Six excellent musicians perform in “Dear Lenny: Bernstein’s Life in Songs & Letters,” but the surest sign of the revue’s cozy charm may be three feet. Specifically, the toes on three feet, rhythmically tapping during “I Can Cook, Too.”

That song, from “On the Town,” is a rare lyricless moment in the nearly sold-out “Dear Lenny,” which is heavily weighted toward Leonard Bernstein’s forays into musical theater, with only snippets of his classical music. At first, “I Can Cook, Too” seems like an odd choice to perform without the words; Betty Comden and Adolph Green’s hilarious lyrics, after all, have made it a cabaret staple for more than seven decades. But then, each of the three instrumentalists — pianist Dan Chouinard, bassist Greg Hippen and woodwind player Bruce Thornton — is given a jazzy moment to shine, with singers Bradley Greenwald, Diana Grasselli and Prudence Johnson all tapping their toes as they sit in the background, and we realize that, yes, the lyrics are swell, but it’s also a corker of a tune.

That’s a smart bit of curation in a show that occasionally feels less like a tribute to the late maestro, who would have turned 100 this Saturday, than to the lyricists who worked with him (not that I’m complaining). “One Hundred Easy Ways to Lose a Man,” from “Wonderful Town,” is another dandy song, but it’s Comden and Green’s lyrics, not Bernstein’s tune, that make it memorable. Still, recasting the solo as a quartet for men and women forces us to think about the song in a new way and pays tribute to the enduring power of Bernstein, Comden and Green’s work. And, lyrics aside, Grasselli’s brava-worthy delivery of the tongue-twisting “Glitter and Be Gay” salutes the indelible wit of Bernstein’s music.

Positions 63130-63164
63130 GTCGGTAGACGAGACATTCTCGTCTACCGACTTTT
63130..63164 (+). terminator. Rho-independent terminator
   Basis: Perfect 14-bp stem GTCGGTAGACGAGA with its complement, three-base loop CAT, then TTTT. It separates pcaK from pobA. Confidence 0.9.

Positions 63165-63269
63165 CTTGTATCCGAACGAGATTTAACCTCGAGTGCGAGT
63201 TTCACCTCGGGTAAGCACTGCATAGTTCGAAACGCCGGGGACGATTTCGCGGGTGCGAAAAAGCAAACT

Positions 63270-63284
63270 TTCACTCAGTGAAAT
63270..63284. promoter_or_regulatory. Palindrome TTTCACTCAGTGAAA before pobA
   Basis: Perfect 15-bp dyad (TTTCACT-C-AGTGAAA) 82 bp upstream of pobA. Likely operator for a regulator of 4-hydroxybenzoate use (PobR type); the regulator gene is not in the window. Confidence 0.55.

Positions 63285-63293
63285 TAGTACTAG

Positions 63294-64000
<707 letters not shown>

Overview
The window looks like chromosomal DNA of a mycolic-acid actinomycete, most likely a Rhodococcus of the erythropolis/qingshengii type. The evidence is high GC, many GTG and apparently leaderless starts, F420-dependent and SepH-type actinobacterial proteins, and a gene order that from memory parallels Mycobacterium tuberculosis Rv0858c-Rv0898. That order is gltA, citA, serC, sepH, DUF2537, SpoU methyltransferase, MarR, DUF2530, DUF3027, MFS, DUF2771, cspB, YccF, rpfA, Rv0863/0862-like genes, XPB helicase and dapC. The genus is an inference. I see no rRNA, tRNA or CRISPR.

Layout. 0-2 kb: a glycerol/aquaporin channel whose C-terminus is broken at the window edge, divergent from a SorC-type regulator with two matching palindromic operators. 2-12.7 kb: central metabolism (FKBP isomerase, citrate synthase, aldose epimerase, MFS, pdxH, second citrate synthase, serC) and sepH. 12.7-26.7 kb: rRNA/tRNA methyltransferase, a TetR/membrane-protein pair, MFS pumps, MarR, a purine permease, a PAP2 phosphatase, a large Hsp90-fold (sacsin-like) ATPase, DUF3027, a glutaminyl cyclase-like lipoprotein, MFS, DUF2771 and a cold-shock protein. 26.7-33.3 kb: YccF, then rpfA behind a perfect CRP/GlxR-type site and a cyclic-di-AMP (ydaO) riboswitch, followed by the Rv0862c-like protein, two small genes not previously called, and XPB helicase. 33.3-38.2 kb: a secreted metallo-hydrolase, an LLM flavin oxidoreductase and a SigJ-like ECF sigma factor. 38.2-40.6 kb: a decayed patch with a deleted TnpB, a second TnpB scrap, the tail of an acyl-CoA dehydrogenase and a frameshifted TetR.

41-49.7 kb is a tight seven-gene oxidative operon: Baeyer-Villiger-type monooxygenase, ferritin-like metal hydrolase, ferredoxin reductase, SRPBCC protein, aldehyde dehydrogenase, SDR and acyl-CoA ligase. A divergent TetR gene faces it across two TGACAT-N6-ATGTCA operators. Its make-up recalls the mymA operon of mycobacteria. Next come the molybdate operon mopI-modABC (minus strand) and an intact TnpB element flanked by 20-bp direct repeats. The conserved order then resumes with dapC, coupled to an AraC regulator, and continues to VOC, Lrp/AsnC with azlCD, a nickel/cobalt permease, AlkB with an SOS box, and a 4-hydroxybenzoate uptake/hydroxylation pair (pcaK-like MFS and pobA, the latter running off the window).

A lot of great songwriting is spotlighted in “Dear Lenny,” which juxtaposes Bernstein’s music with readings of letters to and from him. The letters fill in details of his life (being blacklisted, his growing fame), offer encomiums to him (from, among others, a mid-20s Stephen Sondheim and a 10-year-old Yo-Yo Ma) and, in one especially thoughtful selection, shed light on his tortured personal life. Johnson reads a long portion of a letter from Bernstein’s wife, Felicia, assuring him that his homosexuality doesn’t mean their marriage must end. It’s a stunning piece of writing and it segues into a poignant, if wonkily arranged, Greenwald/Johnson duet of the finale of “Candide”, “Make Our Garden Grow,” which suddenly seems to be entirely about the compromises of a difficult marriage (“We’ll do the best we know”).

It’s usually a mistake to confuse the creation of art with autobiography, but “Dear Lenny” consistently makes thoughtful connections between the composer/conductor’s private correspondence and his public output. The show builds to a bracing encore, when the performers encourage the audience of 100 or so to join in on a number from “West Side Story” that is not just a classic song but also a powerful reminder that, time and time again, Bernstein’s music has guaranteed that “tonight won’t be just any night.”